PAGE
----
Bobby Gaspar

A genetic miracle

2 minute read

Dr. Bobby Gaspar, CEO of Orchard Therapeutics, has the dubious honor of making the most expensive medicine—at $4.5 million per dose—currently on the market. It’s a new gene therapy for a rare, inherited disorder called metachromatic leukodystrophy (MLD) that occurs in 1 of every 100,000 live births each year, affecting up to 600 children worldwide. While affected babies are born healthy, they quickly develop cognitive and behavioral problems and eventually require constant care. Most of them die by the time they reach their teens. The drug, called Lenmeldy, was approved by the U.S. Food and Drug Administration in March 2024.

Gaspar, a pediatrician at the Great Ormond Street Hospital in London who treated the first child in the U.K. with gene therapy, founded Orchard Therapeutics in 2016 after developing a platform to treat genetic conditions like MLD. The therapy provides children with a healthy copy of the mutated gene that produces toxic substances that build up in their brain, kidneys, and liver. It’s “potentially curative,” says Gaspar; some of the children treated so far in studies his company has conducted “essentially live a normal life; you wouldn’t be able to tell the difference between them and a child without the disease.”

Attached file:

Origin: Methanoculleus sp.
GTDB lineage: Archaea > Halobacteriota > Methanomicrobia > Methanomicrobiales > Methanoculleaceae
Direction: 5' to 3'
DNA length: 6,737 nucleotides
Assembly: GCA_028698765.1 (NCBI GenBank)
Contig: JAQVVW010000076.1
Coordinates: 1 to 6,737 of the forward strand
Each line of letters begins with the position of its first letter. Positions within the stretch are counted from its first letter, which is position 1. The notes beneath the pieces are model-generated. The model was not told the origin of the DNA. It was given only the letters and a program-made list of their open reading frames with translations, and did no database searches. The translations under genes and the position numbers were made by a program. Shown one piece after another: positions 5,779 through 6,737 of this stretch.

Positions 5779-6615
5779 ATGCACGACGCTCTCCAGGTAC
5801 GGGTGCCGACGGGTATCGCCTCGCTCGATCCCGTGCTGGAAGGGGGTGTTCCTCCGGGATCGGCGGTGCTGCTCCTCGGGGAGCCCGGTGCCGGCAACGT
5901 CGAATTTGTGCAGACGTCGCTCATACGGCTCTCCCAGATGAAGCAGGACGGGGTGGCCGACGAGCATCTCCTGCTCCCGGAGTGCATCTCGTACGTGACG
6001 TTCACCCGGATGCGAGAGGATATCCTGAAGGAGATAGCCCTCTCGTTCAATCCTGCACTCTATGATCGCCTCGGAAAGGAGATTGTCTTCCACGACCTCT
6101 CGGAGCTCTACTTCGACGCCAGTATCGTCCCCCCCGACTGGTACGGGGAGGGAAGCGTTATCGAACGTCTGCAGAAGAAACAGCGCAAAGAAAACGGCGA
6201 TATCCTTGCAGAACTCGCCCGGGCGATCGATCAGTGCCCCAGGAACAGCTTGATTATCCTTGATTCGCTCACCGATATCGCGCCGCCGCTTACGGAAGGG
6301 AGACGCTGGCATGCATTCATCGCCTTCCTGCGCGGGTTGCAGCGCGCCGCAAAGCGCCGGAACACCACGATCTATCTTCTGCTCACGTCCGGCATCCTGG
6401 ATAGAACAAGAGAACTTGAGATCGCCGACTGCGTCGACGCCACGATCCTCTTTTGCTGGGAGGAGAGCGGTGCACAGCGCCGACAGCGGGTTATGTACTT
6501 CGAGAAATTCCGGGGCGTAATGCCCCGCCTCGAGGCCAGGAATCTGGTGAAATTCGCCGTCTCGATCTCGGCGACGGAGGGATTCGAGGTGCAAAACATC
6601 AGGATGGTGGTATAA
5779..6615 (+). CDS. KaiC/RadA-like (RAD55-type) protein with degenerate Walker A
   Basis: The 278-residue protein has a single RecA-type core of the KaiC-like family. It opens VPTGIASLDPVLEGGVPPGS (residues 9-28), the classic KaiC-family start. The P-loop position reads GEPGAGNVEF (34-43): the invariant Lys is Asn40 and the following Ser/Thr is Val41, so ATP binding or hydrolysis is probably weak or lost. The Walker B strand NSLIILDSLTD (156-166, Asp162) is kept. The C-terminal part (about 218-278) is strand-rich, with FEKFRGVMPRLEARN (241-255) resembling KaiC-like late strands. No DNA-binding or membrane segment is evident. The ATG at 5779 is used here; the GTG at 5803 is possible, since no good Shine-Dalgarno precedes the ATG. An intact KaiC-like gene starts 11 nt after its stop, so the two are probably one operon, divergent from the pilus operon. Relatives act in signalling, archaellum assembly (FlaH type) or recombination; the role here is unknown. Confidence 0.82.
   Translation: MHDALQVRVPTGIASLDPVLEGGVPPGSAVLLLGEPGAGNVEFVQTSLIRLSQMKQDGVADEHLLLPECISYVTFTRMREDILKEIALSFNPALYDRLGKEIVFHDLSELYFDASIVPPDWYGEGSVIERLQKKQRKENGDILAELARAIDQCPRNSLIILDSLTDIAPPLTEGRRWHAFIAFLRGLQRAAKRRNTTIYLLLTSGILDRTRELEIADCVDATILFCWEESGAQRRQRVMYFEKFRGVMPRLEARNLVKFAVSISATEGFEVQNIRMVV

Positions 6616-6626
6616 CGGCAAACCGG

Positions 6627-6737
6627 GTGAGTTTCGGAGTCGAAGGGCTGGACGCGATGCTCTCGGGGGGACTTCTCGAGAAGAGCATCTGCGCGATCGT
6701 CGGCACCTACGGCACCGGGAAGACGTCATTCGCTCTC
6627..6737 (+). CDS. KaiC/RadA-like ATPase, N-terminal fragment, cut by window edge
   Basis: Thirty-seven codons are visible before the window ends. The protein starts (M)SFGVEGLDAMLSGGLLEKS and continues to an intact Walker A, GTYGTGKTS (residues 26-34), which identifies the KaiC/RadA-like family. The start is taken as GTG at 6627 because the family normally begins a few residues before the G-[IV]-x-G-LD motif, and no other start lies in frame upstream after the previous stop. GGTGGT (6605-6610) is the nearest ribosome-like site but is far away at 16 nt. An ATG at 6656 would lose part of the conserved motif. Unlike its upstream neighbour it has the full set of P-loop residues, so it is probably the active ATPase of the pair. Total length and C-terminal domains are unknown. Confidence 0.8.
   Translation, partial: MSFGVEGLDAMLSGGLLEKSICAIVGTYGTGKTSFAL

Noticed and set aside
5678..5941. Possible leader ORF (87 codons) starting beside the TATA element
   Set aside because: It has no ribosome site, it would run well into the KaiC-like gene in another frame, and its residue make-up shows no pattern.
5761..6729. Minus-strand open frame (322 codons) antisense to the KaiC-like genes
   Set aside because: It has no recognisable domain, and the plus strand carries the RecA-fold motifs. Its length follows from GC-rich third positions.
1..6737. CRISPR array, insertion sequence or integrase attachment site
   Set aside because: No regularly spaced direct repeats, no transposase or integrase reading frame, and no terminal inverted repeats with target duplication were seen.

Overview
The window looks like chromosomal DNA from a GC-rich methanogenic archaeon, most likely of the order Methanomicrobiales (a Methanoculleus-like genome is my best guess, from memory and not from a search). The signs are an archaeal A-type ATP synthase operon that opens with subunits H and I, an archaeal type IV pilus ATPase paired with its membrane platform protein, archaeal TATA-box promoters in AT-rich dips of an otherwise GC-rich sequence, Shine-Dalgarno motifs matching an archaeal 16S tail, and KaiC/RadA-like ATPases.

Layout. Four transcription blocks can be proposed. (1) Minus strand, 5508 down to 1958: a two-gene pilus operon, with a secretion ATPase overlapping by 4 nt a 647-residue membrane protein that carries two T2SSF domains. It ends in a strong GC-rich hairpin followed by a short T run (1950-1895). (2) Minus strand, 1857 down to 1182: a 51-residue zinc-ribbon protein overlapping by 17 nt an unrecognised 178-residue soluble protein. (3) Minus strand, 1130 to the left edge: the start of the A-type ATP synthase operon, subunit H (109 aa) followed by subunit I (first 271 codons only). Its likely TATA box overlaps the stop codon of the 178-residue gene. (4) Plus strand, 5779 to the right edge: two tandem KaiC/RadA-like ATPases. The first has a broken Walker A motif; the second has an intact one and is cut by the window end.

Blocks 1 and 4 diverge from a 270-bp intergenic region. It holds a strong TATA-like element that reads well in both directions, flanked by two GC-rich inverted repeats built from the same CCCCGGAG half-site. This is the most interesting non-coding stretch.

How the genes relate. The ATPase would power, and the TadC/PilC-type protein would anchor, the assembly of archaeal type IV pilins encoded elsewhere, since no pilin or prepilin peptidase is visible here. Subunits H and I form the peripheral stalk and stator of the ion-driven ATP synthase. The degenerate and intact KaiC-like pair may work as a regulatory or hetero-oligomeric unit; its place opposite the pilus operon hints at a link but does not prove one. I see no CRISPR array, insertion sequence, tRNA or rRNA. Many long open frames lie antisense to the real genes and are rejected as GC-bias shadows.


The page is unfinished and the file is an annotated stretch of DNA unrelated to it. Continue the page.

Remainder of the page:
He argues that such a life-altering effect justifies the therapy’s record-setting price, noting that it’s based on assessments from independent groups in both the U.K. and the U.S. Those evaluations determined that Lenmeldy provided the most value, measured in extended years of life it provides as well as quality of life, of any previous treatment of any kind either group had evaluated. “We don’t know of anything that has this dramatic of an impact, and longevity of impact,” says Gaspar. So far, only a handful of children have received the gene therapy, and countries are gradually beginning to reimburse for the procedure.

Based on the success in treating MLD, Gaspar is starting to study similar gene therapies for more common conditions such as Crohn’s and frontotemporal dementia.

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